Jordan S. Orange, MD, PhD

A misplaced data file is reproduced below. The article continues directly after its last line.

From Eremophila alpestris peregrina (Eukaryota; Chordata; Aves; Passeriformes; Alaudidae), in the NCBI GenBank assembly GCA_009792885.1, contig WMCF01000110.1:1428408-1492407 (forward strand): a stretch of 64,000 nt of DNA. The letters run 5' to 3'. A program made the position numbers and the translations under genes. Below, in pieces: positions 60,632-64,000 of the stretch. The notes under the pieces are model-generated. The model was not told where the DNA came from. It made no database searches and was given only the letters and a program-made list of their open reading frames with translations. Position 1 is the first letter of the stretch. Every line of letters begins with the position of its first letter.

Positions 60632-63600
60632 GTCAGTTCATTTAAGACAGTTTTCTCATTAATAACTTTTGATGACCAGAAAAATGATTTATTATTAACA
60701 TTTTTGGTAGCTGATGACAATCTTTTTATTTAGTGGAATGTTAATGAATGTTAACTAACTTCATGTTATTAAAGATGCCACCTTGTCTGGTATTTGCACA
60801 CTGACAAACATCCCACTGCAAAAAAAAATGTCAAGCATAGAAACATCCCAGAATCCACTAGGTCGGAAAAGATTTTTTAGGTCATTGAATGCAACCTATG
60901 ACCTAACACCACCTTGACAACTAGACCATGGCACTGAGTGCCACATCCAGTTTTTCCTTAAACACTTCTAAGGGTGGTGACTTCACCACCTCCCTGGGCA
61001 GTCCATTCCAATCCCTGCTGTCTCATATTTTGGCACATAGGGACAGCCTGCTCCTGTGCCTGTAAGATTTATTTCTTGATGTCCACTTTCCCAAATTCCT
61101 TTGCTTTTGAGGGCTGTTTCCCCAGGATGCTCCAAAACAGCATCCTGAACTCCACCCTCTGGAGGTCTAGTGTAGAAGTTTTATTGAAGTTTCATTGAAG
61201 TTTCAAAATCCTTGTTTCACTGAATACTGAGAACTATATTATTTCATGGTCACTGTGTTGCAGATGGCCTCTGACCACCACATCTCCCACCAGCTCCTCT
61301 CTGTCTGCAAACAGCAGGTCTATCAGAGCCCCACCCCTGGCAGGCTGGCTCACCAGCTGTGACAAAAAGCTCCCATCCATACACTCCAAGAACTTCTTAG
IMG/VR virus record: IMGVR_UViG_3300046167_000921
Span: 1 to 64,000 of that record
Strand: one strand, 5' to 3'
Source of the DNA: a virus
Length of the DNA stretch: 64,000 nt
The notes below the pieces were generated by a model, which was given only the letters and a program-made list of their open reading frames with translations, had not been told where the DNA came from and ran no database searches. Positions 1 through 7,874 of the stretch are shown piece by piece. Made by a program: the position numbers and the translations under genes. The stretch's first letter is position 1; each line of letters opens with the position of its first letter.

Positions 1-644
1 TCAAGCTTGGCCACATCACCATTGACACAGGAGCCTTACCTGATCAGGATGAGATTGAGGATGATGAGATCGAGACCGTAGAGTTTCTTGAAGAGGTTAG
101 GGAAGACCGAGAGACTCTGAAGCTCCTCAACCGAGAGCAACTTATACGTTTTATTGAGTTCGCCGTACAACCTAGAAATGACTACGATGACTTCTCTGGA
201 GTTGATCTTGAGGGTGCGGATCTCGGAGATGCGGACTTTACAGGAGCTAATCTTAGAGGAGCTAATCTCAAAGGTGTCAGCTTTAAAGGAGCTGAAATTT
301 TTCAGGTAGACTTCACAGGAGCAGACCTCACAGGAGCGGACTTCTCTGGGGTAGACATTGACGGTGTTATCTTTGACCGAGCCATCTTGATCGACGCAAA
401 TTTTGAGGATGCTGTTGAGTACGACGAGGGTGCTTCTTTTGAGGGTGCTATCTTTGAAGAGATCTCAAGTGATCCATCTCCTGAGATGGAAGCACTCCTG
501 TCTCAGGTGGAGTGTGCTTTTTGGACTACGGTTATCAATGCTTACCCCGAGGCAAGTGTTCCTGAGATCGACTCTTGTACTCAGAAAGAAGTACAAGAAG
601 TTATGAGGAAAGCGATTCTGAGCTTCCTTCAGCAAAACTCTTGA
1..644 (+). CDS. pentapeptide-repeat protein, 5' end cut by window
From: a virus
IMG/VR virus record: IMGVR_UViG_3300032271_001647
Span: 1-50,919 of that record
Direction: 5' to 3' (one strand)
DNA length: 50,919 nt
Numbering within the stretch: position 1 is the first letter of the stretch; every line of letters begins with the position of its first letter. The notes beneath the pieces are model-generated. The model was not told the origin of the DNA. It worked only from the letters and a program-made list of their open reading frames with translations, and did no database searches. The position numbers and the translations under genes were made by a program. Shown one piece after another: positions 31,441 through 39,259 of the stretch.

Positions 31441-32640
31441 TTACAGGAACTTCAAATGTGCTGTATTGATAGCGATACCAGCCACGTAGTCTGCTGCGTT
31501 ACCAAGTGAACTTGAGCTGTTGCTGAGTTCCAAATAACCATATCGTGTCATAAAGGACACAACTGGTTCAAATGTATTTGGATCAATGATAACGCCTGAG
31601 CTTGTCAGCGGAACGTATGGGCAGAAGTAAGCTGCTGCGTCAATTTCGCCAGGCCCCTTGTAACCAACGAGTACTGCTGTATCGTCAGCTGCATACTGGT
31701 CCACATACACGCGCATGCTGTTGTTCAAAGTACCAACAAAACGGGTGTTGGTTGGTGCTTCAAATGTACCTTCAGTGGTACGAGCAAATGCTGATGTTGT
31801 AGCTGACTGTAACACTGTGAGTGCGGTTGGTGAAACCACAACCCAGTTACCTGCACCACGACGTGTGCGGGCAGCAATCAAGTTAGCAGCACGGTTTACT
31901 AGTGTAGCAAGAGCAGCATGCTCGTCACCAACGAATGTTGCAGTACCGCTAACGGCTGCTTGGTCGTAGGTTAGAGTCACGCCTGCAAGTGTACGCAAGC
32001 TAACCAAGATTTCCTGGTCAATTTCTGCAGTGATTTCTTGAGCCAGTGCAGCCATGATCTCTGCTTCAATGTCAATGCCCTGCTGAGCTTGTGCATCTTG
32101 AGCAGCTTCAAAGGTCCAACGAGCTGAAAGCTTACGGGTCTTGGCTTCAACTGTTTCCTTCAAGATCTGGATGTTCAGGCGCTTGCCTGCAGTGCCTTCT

My research is focused upon human natural killer (NK) cell biology as well as primary immunodeficiencies. NK cells are the major lymphocyte of the innate immune system and function in protection against viral infection and malignancy. Primary immunodeficiencies are naturally-occurring congenital defects of human immunity typically due to single gene mutations. Work in my laboratory is frequently directed at the union of these two fields and how we might learn about NK cell biology from human genetic immunodeficiency. We have defined NK cell defects in several primary immunodeficiencies including Wiskott-Aldrich syndrome, May-Hegglin Anomaly, and NF-κB essential modulator deficiency. These studies have led us to detailed investigations regarding events leading up to NK cell function, namely cytotoxicity, directed against a diseased cell. These functions of the NK cell are contact dependent and require the formation of a lytic immunological synapse, which represents a dynamic molecular organization at the interface with the target cell. We have defined that the lytic immunological synapse is formed and progresses in a series of steps. These culminate with an NK cell secreting the contents of highly specialized organelles, called lytic granules, through the immunological synapse directly onto a target cell. Through study of NK cells from individuals with specific primary immunodeficiencies, we have defined linear checkpoints in immunological synapse formation and function. These have also allowed us to return to the bedside, as in 2009, we initiated a Phase-I clinical trial aimed at reversing defects of the NK cell immunological synapse in a primary immunodeficiency.